RDF Vocabulary Description Language 1.0: RDF Schema , D. Brickley, R. V. Guha, Editors, W3C Recommendation, 10 February 2004, http://www.w3.org/TR/2004/REC-rdf-schema-20040210/ . Latest version available at http://www.w3.org/TR/rdf-schema .
RDF Primer , F. Manola, E. Miller, Editors, W3C Recommendation, 10 February 2004, http://www.w3.org/TR/2004/REC-rdf-primer-20040210/ . Latest version available at http://www.w3.org/TR/rdf-primer/ .
OWL Web Ontology Language Overview, W3C Recommendation 10 Feb 2004. Deborah L. McGuinness and Frank van Harmelen eds.
The Gnowsis-Using Semantic Web Technologies to build a Semantic Desktop, Leo Sauermann. Diploma Thesis. Technical University of Vienna, 2003
A Survey of RDF/Topic Maps Interoperability Proposals, W3C Working Draft 29 March 2005
XML Topic Maps (XTM) 1.0. TopicMaps.Org Specification. Steve Pepper, Graham Moore (edss).
SKOS Core Guide, W3C Working Draft
The TAO of Topic Maps. Finding the Way in the Age of Infoglut, Steve Pepper
Topic Maps for JAVA Api
Topic Map Tools Overview
The Foaf Project
The Wine Ontology. Sample ontology used in the OWL specification documents.
Lessons for the future of Semantic Desktops learnt from 10 years of experience with the IDELIANCE Semantic Networks Manager, Jean Rohmer. Proceedings of the 1st Workshop on The Semantic Desktop. 4th International Semantic Web Conference (Galway, Ireland), Stefan Decker and Jack Park and Dennis Quan and Leo Sauermann (eds.)
A Multi-Ontology Approach for Personal Information Management, Huiyong Xiao and Isabel F. Cruz. Proceedings of the 1st Workshop on The Semantic Desktop. 4th International Semantic Web Conference (Galway, Ireland), Stefan Decker and Jack Park and Dennis Quan and Leo Sauermann (eds.)
WordNet - a lexical database for the English language,  Cognitive Science Laboratory, Princeton University, 221 Nassau St. Princeton, NJ 08542
Wordnet for the Web. This page documents the xmlns.com Wordnet vocabulary service, an RDF schema based on version 1.6 of the Wordnet lexical database. Terms of wordnet can be referenced using this namespace: http://xmlns.com/wordnet/1.6/
Example: http://xmlns.com/wordnet/1.6/Car
Semantic File Systems, David K. Gifford, Pierre Jouvelot, ACM SIGOPS Operating Systems Review, 1991
The Cognitive Approach to Conscious Machines, Pentti O. Haikonen. Imprint Academic, 2003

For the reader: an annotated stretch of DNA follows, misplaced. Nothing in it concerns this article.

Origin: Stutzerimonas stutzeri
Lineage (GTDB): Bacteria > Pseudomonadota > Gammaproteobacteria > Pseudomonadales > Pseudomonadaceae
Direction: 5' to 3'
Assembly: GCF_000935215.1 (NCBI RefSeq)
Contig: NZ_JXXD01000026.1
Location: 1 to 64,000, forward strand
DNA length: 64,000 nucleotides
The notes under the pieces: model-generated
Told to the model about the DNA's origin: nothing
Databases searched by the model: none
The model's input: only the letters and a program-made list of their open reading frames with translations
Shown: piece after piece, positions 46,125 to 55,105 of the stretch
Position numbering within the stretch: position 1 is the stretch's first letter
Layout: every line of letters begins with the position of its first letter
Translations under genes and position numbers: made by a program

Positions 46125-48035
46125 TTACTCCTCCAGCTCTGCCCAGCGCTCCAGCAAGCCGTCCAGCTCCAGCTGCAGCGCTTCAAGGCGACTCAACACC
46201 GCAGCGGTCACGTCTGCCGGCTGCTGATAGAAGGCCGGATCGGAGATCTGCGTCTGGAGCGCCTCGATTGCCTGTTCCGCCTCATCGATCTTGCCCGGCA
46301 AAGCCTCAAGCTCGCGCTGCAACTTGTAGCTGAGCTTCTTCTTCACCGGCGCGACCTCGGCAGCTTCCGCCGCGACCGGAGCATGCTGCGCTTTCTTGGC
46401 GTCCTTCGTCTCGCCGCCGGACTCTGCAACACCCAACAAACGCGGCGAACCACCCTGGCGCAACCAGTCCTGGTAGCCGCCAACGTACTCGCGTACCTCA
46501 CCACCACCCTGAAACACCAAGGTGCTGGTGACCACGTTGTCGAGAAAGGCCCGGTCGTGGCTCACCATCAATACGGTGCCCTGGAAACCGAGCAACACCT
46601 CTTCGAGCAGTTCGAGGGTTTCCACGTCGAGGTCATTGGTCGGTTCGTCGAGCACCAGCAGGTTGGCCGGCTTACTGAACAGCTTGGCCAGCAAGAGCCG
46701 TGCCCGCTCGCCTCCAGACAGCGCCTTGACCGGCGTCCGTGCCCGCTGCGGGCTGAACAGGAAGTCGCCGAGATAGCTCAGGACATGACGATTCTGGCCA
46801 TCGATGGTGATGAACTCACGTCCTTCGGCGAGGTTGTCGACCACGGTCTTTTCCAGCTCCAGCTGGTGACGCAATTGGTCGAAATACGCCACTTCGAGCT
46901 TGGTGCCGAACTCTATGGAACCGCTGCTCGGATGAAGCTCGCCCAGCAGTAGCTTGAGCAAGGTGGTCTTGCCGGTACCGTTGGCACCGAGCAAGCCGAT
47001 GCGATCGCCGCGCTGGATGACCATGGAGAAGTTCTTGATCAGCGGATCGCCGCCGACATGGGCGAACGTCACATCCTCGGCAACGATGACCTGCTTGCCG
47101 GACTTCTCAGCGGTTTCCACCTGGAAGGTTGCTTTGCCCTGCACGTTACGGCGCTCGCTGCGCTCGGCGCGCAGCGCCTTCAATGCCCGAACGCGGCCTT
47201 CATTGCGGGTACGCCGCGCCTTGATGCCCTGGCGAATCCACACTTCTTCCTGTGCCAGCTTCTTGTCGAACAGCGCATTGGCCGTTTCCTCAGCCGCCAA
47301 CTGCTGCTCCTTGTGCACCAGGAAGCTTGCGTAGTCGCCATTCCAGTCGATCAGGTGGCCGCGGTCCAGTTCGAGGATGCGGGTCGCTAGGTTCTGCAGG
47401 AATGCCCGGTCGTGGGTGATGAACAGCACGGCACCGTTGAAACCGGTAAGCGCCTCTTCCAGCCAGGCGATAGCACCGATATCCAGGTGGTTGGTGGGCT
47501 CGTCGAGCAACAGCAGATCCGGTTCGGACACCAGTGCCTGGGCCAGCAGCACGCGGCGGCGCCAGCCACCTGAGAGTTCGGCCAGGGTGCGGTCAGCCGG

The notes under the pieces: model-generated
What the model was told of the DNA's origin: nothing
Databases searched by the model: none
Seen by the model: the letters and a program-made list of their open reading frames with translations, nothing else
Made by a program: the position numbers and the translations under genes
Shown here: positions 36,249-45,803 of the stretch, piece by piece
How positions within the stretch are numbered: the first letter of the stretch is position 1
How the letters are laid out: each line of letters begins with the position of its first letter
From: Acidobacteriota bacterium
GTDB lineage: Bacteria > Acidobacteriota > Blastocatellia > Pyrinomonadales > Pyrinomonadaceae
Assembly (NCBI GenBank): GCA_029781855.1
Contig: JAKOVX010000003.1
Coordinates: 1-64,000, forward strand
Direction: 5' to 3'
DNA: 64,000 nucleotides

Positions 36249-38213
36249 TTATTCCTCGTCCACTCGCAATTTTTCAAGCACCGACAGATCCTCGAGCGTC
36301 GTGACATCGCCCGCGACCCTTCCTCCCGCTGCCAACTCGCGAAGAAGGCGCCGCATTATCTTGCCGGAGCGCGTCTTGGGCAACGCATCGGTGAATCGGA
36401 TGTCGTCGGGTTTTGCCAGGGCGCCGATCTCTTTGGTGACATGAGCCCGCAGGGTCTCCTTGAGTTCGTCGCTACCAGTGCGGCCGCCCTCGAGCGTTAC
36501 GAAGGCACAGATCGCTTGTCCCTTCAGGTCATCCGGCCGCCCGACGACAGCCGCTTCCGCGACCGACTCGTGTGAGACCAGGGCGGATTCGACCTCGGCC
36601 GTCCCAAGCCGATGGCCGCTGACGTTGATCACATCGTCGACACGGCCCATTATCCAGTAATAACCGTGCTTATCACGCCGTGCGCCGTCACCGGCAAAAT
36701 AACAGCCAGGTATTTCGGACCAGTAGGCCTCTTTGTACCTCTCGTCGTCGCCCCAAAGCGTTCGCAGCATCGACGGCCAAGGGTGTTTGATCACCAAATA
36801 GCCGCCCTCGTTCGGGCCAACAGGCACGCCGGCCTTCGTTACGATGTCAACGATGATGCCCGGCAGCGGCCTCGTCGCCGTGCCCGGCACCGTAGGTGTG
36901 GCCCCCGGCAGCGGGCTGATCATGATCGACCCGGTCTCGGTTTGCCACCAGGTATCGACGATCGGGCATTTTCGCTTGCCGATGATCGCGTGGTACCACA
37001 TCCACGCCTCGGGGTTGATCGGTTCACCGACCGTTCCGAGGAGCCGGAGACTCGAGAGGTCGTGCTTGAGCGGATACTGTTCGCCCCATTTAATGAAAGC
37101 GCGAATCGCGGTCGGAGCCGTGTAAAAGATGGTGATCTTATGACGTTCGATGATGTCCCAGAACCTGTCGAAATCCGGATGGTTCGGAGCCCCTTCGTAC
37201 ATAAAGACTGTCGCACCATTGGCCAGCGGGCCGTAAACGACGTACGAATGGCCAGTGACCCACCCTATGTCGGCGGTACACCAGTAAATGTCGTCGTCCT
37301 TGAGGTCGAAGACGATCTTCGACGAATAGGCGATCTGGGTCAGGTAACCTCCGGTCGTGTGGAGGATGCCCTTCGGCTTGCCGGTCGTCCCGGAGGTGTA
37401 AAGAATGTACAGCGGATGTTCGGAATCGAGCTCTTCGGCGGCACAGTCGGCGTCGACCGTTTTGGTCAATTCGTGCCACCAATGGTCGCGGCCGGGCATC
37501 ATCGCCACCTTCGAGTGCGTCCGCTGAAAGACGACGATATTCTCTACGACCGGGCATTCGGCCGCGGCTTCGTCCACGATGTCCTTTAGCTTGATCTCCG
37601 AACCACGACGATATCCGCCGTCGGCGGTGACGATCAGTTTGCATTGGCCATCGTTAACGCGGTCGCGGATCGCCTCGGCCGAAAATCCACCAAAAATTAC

What do HTTP URIs Identify? Tim Berners-Lee, 2002
What HTTP URIs Identify. Tim Berners-Lee, 2005
Enquire Manual - In HyperText. This is a HyperText rendition of Tim Berners-Lee's original ENQUIRE V 1.1 manual from October 1980, painstakingly copied by Sean B. Palmer.
Four Uses of a URL: Name, Concept, Web Location and Document Instance. David Booth, 2003
Curing the Web's Identity Crisis. Subject Indicators for RDF. Steve Pepper, Ontopia.
Nabu is a plugin for Jive Messenger, a server implementation of the Jabber Instant Messaging protocol. It provides server-side logging of chat conversations and related events. The logged data is stored in a semantic graph, using the RDF W3C standard.
Simple part-whole relations in OWL Ontologies. W3C Editor's Draft 11 Aug 2005
Georg Dorffner, Konnektionismus. Von neuronalen Netzwerken zu einer natürlichen KI. B.G. Teubner, Stuttgart 1991
The PIMO ontology language. Can be downloaded here as Protégé project and is also put at the web-server indicated by the namespace.

Paul's PIMO can be found at:



1    2nd Gnowsis Semantic Desktop Hands-on Workshop, Humboldt Universit� zu Berlin. 10-12 December 2005.

On the second gnowsis workshop in Berlin we had a vivid discussion on the future of gnowsis and the semantic desktop in general. Input from the Berlin group again showed that tagging and simplicity may play a key role in the future systems.

2 iTunes Smart Playlists. Explained online here:
3 Wiki-names are longer words without spaces nor funny characters. To seperate parts of the word, uppercasing is used like InThisLongerWord. The idea comes from wikis.